Ghost Tower of Warwick Castle

Warwick Castle, which proudly displays over 1,000 pieces of arms and armor in the Great Hall, has an extensive history spanning over 1,000 years. Warwick Castle was associated with various historical events, including the Norman conquest of England, the Hundred Years' War between England and France, and the War of the Roses. A peaceful existence began at Warwick Castle following the War of the Roses. Moreover, it served as the home to the mighty Earls of Warwick.

With its rich history, Warwick Castle is the location of many ghostly legends.

Warwick Castle


Unearthly growls have been heard in the dungeon, where people have reported encountering an evil spirit, said to be an elementary who manifests into human form. In other areas of the castle, physical sensations of being pushed or grabbed are experienced by visitors, as well as drastic temperature changes.

The most famous ghost at Warwick Castle is that of Sir Fulke Greville.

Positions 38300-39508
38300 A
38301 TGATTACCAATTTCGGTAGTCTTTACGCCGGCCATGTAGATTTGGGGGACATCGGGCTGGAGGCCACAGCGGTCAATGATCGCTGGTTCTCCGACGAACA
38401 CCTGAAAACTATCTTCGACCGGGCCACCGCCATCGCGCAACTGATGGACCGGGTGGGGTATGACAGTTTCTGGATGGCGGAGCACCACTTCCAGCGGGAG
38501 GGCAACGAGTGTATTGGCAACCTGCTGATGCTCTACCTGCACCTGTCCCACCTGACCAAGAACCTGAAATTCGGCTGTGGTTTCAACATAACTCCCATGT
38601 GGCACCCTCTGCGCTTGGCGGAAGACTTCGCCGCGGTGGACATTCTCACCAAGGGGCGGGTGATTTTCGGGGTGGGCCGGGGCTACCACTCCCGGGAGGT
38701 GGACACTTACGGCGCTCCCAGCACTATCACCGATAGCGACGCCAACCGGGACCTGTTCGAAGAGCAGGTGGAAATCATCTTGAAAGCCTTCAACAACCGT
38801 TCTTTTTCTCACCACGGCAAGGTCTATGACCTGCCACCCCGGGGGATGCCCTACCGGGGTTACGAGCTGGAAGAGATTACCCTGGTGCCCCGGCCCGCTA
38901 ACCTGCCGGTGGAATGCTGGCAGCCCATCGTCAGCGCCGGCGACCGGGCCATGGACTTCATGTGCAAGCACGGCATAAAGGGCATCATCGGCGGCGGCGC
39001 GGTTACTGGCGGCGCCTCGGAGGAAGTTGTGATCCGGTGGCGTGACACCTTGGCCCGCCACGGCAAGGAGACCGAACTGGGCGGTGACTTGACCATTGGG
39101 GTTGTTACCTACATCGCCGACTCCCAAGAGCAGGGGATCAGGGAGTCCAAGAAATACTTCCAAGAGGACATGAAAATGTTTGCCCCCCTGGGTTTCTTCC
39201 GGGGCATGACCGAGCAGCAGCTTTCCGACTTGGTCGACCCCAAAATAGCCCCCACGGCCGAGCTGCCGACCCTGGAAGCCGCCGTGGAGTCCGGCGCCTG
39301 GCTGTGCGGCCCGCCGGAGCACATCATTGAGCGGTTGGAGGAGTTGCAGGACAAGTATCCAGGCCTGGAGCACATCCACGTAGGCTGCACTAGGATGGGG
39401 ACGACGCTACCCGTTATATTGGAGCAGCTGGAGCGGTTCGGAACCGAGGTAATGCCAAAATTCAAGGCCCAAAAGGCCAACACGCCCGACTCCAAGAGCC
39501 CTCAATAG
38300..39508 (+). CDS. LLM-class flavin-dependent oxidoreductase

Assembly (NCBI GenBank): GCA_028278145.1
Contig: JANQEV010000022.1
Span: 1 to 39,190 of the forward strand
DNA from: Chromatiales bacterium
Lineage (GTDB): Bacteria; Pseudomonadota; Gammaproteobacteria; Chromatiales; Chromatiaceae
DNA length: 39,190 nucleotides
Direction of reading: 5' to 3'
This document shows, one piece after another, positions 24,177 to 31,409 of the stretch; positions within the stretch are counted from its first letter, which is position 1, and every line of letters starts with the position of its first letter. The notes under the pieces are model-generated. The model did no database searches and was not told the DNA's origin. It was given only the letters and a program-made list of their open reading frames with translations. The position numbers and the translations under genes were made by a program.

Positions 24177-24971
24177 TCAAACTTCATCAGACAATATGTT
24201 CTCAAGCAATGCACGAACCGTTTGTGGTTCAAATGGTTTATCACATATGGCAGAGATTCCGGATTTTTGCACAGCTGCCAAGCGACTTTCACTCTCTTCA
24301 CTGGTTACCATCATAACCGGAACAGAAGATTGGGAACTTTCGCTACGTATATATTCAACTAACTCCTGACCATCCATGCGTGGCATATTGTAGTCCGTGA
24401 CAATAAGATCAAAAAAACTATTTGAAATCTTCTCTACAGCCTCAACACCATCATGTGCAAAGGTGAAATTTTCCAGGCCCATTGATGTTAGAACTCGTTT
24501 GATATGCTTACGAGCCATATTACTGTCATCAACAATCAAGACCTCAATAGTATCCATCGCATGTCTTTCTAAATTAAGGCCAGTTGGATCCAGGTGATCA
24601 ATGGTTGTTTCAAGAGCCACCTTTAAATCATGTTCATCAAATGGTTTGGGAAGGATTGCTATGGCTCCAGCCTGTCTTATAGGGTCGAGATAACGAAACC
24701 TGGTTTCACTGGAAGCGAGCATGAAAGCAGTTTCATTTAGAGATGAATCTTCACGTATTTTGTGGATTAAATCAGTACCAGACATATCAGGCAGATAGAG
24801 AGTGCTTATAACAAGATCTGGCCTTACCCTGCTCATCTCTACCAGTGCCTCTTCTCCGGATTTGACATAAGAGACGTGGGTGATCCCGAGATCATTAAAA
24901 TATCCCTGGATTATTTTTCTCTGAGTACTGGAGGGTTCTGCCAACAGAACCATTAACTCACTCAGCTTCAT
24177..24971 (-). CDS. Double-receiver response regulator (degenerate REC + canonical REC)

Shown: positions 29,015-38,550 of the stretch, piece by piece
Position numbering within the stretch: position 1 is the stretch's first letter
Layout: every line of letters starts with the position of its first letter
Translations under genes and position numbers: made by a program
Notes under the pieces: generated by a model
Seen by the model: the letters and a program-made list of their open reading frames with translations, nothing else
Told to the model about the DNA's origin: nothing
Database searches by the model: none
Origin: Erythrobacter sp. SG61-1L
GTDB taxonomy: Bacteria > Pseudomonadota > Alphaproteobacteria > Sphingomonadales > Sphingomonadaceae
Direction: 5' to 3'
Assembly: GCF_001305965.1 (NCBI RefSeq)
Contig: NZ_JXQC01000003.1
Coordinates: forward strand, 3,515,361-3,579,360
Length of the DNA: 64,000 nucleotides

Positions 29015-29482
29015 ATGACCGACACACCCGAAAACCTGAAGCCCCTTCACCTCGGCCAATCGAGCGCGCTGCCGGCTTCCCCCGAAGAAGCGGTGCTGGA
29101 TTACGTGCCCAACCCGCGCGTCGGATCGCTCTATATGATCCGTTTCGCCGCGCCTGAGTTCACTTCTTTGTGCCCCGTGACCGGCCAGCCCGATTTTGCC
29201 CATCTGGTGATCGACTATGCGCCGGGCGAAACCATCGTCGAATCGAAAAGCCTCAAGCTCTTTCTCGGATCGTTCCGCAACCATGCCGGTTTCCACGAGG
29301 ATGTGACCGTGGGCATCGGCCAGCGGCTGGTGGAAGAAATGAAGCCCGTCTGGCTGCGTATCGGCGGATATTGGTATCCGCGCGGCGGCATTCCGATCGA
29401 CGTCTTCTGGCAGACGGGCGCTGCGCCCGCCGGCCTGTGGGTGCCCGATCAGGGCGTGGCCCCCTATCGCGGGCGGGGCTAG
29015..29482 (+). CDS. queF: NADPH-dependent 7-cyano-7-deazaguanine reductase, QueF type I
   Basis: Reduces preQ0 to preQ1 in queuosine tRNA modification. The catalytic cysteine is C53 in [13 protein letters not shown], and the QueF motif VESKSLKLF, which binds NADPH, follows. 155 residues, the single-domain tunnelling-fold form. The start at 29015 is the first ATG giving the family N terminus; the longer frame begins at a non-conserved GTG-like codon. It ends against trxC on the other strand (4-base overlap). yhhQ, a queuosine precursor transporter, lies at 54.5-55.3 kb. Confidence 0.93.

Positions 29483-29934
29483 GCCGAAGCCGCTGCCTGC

As Richard tells the story ...

For those who come to this epitome of English castles seeking encounters of a more spine-tingling nature, the "Ghost Tower" is the place to visit. Sir Fulke Greville was granted Warwick Castle by King James I in 1604. At the time, the site had been unoccupied for 14 years and was in a ruinous condition. Fortunately, Greville, as well as being a fine poet and playwright, was a rich and influential man who slowly converted Warwick Castle into "the most princely seat within the midlands part of this realm." Greville served as Chancellor of the Exchequer from 1614 to 1621. He was later raised to the peerage as Baron Brooke and then appointed Commissioner of the Treasury.

Seven years later, thoughts of his mortality led Greville to draw a will. He had never married and had no children, so he made a little provision for his servant, Ralph Haywood. Haywood was not impressed with the paltry bequest and, in a fit of rage, stabbed his master while helping him dress at his house in London. It took the unfortunate Greville a month to die, his agony compounded by the surgeon's insistence on packing the wound with mutton fat.

He was brought back to Warwick Castle, and his tomb can still be seen in nearby St. Mary's Church. Greville's ghost returns to the castle to walk the room that was once his study. Here witnesses have reported catching fleeting glimpses of his sad shade staring at them from the dark corners or feeling his presence at the place where he once composed such prophetic lines as:

If nature did not take delight in blood,
She would have made more easy ways to good.

- Richard Jones